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Surgical Services

Endoscopy Ultrasound Scan (EUS)

IntroductionShow [+]Hide [-]

What is an EUS?

  • This test allows us to look clearly at your oesophagus (gullet), stomach, pancreas and bile ducts, depending on your underlying condition.
  • The scan uses high frequency sound waves transmitted through the tip of an endoscope.
  • The endoscope (a flexible tube with a small camera at the end) is passed down the oesophagus and into the stomach and duodenum. A scan of the surrounding structures can then be carried out.
  • A small tissue sample (Fine Needle Aspiration/FNA) can be taken through the endoscope, this will be painless.
  • Although you may have had other scans done, endoscopic ultrasound is a very accurate technique, which may identify information which cannot be seen on conventional scanning.


  • Due to the unique information obtained from an EUS there are no real alternatives.

What are the risks of having an EUS?

  • A sore throat after the examination is common and should resolve after a few hours.
  • There is a small risk of damage to crowned teeth or dental bridgework.
  • Complications include perforation or tear in the intestine or bleeding. These complications occur in less than 1 in 2000 examinations but may require urgent treatment or an operation.
  • If required, a blood sample will be taken before your test to check your clotting levels.
  • Endoscopic Ultrasound with biopsy (Fine Needle Aspiration) slightly raises the risk of infection. If required, antibiotics may be given to help prevent infection.
  • Endoscopic Ultrasound with biopsy (Fine Needle Aspiration) also slightly raises the risk of perforation or bleeding, this may require urgent treatment or an operation.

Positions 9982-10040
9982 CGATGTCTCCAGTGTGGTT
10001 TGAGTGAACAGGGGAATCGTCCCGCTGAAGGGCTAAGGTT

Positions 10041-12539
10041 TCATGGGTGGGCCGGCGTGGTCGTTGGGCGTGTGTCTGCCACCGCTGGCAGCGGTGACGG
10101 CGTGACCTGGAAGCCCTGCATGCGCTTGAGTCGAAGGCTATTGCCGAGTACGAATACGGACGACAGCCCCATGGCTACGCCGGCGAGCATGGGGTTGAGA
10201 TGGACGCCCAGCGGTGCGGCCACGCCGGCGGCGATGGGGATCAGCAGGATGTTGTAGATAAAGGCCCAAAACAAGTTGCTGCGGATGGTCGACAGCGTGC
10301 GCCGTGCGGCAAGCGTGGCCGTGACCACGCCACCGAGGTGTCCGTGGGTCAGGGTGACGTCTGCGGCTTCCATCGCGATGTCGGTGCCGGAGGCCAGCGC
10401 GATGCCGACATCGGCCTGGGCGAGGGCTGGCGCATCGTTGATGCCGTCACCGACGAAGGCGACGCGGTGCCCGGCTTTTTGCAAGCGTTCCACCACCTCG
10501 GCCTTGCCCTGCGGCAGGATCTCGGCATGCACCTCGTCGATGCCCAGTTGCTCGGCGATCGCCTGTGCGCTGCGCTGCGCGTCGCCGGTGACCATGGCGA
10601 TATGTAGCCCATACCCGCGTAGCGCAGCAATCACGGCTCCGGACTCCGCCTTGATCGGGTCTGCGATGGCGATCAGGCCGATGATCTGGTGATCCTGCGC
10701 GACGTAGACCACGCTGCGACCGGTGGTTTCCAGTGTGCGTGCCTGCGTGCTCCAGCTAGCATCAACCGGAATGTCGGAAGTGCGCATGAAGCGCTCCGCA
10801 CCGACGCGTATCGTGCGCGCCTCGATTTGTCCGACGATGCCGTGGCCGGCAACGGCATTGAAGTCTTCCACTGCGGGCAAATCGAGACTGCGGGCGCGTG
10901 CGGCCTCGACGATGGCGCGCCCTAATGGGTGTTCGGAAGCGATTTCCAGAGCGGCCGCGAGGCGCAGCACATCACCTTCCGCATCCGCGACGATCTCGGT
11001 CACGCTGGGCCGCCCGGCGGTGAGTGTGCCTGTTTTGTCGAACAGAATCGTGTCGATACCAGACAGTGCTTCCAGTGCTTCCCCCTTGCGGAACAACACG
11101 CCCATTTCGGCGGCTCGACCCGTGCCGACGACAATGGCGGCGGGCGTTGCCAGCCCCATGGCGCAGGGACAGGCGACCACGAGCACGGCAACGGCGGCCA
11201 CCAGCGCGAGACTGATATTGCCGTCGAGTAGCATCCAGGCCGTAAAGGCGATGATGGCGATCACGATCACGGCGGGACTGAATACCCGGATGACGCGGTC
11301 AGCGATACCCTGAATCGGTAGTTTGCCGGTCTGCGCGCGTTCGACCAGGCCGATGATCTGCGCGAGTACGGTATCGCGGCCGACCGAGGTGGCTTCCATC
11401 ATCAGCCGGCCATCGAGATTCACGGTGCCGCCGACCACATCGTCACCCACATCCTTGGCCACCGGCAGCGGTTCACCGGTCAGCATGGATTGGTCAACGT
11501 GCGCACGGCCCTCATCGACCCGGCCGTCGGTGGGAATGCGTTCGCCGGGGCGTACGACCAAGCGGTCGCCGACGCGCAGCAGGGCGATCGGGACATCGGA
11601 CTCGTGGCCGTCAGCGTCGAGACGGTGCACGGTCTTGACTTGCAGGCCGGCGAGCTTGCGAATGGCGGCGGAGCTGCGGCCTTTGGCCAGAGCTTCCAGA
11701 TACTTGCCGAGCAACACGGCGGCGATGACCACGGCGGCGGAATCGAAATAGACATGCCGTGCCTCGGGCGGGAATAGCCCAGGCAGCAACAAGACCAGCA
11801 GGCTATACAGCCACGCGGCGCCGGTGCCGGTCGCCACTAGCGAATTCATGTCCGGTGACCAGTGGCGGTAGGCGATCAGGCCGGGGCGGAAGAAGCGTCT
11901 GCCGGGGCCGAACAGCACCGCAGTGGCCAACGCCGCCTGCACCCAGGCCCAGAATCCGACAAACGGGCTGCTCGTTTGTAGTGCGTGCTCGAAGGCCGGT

• A reaction to the drugs used during the test may require you to stay in hospital.
  • Inhalation of gastric contents can cause pneumonia which would require antibiotic treatment.

Before your procedureShow [+]Hide [-]

How do I prepare for the EUS?

  • If you are a Diabetic or taking Warfarin, Aspirin or Clopidogrel tablets, please contact the Endoscopy Unit.
  • If you require ambulance transport, please arrange this with your GP at least seven days before your appointment.
  • If you take any prescription medication take them at the normal time
  • To allow a clear view with the endoscope, the stomach and duodenum must be empty.
  • Do not eat anything for six hours before your appointment time. You may drink water up to two hours before your appointment time.
  • Before the procedure you will be seen by a qualified nurse and the Endoscopist and you will have the opportunity to discuss any problems or worries.
  • You will be asked to sign a consent form indicating that you understand the nature and risks of the procedure. The consent form is a legal document, therefore please read it carefully.
  • You will be asked to put on a hospital gown.
  • Please bring your dressing gown and slippers with you.
  • Jewellery or metal objects should also be removed because they can interfere with the x-rays. They will be kept safely until after the examination.
  • Please leave all valuables at home.

During your procedureShow [+]Hide [-]